When kids were told “You did it! You must be really smart,” after solving the first puzzle, they were more likely to choose the puzzle of equal difficulty, but when they were told “You did it! You must have worked very hard,” they chose the more difficult puzzle. The moral of the story is that calling kids smart makes them want to appear smart, and they’ll aim lower as a result to ensure success.
What I wasn’t aware of at the time was how quickly this finding was employed to serve the feminist agenda.
“The Trouble with Bright Girls” was published in Psychology Today (and yes, I realize I’m setting myself up for disappointment already by reading that shitty publication) in January of 2011. The author, Dr. Heidi Halvorson, discusses a study performed by Dr. Carol Dweck. The study examined how fifth-grade students responded to difficult material. Dr. Dweck found that girls, particularly girls with higher IQ, gave up more quickly than boys with higher IQ.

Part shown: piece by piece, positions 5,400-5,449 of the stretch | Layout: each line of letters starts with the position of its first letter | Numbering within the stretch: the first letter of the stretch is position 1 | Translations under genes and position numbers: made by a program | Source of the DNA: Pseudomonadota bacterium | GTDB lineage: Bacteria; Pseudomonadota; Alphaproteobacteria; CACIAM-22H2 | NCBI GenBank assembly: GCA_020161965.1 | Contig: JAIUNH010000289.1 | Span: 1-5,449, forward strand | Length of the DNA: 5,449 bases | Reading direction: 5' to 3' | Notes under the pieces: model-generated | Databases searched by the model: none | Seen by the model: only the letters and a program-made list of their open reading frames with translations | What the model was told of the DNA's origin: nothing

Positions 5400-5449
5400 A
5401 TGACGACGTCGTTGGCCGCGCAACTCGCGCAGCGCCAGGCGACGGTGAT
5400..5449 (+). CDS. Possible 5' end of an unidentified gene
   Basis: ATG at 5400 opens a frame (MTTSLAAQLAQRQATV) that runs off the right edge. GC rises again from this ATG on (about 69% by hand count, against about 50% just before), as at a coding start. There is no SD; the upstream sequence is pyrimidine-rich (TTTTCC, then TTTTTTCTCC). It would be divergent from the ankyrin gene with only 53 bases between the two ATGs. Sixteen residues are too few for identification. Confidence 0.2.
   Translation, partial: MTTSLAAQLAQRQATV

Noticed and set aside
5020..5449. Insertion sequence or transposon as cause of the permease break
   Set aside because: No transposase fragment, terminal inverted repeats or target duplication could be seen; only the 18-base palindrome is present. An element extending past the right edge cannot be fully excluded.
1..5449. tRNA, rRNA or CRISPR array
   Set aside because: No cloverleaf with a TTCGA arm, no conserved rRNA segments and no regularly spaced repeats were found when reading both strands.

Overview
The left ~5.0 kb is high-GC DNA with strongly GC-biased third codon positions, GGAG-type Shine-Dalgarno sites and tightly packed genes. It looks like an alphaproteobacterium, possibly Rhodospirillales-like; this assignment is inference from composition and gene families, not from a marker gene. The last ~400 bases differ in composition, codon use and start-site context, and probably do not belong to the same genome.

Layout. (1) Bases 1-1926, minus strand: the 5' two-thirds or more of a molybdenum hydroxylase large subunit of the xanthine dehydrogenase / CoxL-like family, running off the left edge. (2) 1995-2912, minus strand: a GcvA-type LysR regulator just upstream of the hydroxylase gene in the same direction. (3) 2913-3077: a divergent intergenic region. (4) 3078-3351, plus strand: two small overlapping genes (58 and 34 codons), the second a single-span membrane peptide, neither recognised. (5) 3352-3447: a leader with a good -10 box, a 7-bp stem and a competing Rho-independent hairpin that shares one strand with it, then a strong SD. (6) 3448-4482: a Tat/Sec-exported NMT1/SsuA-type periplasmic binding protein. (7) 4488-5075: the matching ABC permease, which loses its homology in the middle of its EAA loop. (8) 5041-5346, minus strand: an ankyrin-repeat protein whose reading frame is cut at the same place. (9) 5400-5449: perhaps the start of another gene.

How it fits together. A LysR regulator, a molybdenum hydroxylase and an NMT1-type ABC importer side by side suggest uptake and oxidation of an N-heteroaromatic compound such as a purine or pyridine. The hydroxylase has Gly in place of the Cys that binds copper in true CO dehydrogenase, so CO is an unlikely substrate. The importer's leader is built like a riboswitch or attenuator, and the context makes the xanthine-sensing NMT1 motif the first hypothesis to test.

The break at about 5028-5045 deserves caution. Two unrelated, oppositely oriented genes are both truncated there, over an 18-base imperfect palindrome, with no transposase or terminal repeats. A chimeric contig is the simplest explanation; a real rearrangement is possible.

Dr. Halvorson suggests this disparity arises because smart girls tend to be praised for being smart, whereas boys tend not to be praised at all. Smart girls end up believing that their success derives from their state of being (“being smart”), whereas smart boys believe it derives from their actions (“working hard”). In the long run, she concludes, this holds adult women back in the workforce as they will be less eager to take on difficult tasks with greater chance of failure.
Let’s consider a few quotations from the article:
At the 5th grade level, girls routinely outperform boys in every subject, including math and science. So there were no differences between these boys and girls [in the study] in ability, nor in past history of success.
Emphasis mine to highlight the contradiction in these two sentences (which, incidentally, ought to be one sentence). She just identified a major difference between boys and girls, that girls consistently outperform boys, then immediately claims there are no differences between these boys and girls in terms of ability or past history of success.